Ladders do not immediately come to mind as a tool that presents a risk to workers, but in fact, 20 percent of all fall injuries involve ladders. In industries like construction, any worker active six feet or more above lower levels is at risk for serious injury or fatality should they fall from their work area. Of all the construction fall injuries that had to be treated in a hospital emergency room, 81 percent involved a ladder. Fall injuries are of such concern in construction that the Occupational Safety and Health Administration (OSHA) has designated falls as one of the so-called fatal four accidents.
Construction workers are not the only people at risk of ladder accidents. Ladders are a common tool used throughout many industries such as farming and agriculture, mining, manufacturing, installation, maintenance, repair, and cleaning. Even within an office setting, it is possible to suffer injuries from a ladder accident.
Most ladder accidents can be attributed to one of three causes:
Choosing the right type of ladder is crucial. A metal ladder should never be used for work that is carried out near power lines. The ladder should be able to carry the proper amount of weight for the job and of course, it should be the right height. If there is uncertainty about the capacity of a ladder, it should be confirmed by a supervisor.
The ladder should be in good condition. A Bureau of Labor Statistics study found that 66 percent of ladder accident victims had never been trained in how to properly inspect a ladder for defects before using it. Before using any ladder, check to make sure all the rungs are in place and secure. Safety feet and nonslip bases should be present. If the ladder is made of wood it should be checked for cracks, splinters, and rot. A ladder in a questionable condition should be replaced by the supervisor on the job.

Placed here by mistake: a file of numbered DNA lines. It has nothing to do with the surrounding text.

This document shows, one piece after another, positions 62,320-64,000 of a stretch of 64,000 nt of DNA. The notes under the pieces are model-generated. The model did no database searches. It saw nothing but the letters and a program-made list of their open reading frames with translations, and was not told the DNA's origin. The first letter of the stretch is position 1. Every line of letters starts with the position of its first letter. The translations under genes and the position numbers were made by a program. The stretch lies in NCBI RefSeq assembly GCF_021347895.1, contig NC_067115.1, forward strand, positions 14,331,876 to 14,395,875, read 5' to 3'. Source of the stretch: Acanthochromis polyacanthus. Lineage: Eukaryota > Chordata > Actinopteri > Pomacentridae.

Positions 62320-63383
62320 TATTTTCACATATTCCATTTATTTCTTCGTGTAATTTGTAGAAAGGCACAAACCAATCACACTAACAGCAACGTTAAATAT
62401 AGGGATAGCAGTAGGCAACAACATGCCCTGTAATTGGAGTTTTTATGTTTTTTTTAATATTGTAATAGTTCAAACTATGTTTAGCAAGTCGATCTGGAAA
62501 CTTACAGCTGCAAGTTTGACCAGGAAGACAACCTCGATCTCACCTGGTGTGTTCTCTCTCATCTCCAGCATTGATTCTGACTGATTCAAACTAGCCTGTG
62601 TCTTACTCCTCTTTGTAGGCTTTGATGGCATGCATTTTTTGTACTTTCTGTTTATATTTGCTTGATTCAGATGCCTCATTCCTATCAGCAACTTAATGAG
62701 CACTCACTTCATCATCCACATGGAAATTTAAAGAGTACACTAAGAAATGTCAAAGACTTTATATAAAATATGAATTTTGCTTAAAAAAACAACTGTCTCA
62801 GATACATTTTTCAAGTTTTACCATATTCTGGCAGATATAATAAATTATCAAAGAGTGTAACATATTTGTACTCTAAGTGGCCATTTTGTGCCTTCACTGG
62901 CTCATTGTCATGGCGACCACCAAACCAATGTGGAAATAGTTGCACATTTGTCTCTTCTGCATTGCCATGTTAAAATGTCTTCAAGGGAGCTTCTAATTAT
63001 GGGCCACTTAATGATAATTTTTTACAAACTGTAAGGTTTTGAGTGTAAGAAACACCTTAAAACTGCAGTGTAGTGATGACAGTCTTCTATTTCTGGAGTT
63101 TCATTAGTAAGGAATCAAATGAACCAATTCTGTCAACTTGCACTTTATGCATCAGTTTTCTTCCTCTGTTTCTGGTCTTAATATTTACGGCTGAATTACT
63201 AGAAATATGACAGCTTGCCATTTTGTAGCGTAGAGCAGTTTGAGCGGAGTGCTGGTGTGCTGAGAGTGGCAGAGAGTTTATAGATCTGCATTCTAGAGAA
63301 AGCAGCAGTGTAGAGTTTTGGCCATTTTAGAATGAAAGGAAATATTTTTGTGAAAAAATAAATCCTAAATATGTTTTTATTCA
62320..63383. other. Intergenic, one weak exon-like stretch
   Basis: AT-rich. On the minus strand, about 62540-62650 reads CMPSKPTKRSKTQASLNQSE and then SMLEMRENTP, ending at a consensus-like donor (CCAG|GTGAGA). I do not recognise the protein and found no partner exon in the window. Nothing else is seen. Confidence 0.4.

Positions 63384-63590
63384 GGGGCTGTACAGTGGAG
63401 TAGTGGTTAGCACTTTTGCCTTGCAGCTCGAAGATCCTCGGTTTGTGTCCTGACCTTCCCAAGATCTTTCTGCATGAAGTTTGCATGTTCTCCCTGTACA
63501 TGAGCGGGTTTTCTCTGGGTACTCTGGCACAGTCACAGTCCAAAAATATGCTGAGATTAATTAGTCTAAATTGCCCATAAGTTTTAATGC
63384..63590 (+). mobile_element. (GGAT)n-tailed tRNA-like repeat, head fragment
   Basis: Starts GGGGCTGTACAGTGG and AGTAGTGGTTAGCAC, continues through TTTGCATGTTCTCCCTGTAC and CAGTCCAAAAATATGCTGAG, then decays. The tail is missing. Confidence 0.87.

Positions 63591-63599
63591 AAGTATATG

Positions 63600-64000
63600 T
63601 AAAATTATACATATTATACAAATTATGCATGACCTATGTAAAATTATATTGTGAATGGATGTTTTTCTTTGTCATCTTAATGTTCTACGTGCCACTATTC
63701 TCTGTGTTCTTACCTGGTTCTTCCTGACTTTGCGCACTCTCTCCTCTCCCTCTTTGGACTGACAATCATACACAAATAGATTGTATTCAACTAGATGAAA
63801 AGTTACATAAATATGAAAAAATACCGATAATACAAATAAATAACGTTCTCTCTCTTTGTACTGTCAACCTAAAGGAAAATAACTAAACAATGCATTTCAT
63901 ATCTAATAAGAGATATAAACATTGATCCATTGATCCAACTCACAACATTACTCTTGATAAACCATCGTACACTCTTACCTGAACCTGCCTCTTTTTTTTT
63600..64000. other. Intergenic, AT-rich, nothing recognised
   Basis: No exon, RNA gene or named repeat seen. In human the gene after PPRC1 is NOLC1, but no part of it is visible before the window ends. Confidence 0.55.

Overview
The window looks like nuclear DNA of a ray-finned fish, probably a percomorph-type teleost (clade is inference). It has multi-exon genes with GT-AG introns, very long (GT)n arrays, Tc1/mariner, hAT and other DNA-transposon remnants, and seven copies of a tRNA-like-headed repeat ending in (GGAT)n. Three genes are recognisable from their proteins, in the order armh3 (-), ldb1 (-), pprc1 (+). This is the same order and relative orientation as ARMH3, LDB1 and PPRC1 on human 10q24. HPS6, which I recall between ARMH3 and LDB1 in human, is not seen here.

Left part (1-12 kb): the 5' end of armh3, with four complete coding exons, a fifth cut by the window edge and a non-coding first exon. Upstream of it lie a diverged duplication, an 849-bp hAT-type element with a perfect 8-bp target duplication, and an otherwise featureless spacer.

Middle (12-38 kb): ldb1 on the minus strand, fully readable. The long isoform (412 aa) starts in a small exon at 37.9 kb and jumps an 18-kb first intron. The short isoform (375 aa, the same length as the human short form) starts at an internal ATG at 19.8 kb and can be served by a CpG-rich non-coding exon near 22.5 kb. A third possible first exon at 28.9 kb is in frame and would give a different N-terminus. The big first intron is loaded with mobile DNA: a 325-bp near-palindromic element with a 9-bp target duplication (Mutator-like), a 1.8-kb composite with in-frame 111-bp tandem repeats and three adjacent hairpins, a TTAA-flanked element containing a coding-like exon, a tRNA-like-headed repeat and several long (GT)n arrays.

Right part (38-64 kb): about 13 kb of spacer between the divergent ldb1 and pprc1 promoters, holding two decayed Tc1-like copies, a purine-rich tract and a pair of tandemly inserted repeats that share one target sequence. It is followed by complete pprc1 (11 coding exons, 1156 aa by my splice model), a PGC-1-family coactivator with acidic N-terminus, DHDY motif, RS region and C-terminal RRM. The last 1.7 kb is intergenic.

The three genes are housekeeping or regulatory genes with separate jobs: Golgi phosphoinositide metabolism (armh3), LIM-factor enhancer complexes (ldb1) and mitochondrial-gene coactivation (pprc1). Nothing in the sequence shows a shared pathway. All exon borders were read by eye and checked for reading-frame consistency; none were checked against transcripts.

Employers can review the proper way to use a ladder with workers instead of assuming this is common knowledge. For instance, a major cause of ladder accidents is overreaching. Workers should always stay centered while on a ladder and not reach too far to one side or the other. The ladder also needs to be set up properly. A ladder should only be used on a level, non-slip surface. The base should be one foot away from the wall for every four feet of wall height and extend three feet beyond the top of the wall. Other important safety tips include:
A study released by the Centers for Disease Control and Prevention (CDC) characterizes ladder fall injuries as representing “a substantial health burden of preventable injuries for workers.” Possible injuries from a ladder accident include:
Serious ladder accidents can leave workers severely disabled or can even result in fatal injuries. If you have been injured in a work-related ladder accident, it is advisable to consult with an experienced Philadelphia Workers’ Compensation lawyer about your legal options. You may be eligible for Workers’ Compensation benefits which can provide you with compensation for medical expenses including hospital treatment and prescription medications and wage loss benefits. Families who have lost a loved one can receive death benefits. If the accident was due to a structural defect in the ladder itself, additional damages may be recovered through a third-party claim.
At Gross & Kenny, LLP, our practice is focused solely on the needs of injured workers and their families. If you are filing a Workers’ Compensation claim, our Philadelphia Workers’ Compensation lawyers will make sure you and your family receive the maximum allowable benefits for your case. An initial consultation is free of charge, so call us today at 267-589-0090 or contact us online to schedule an appointment at our Center City offices.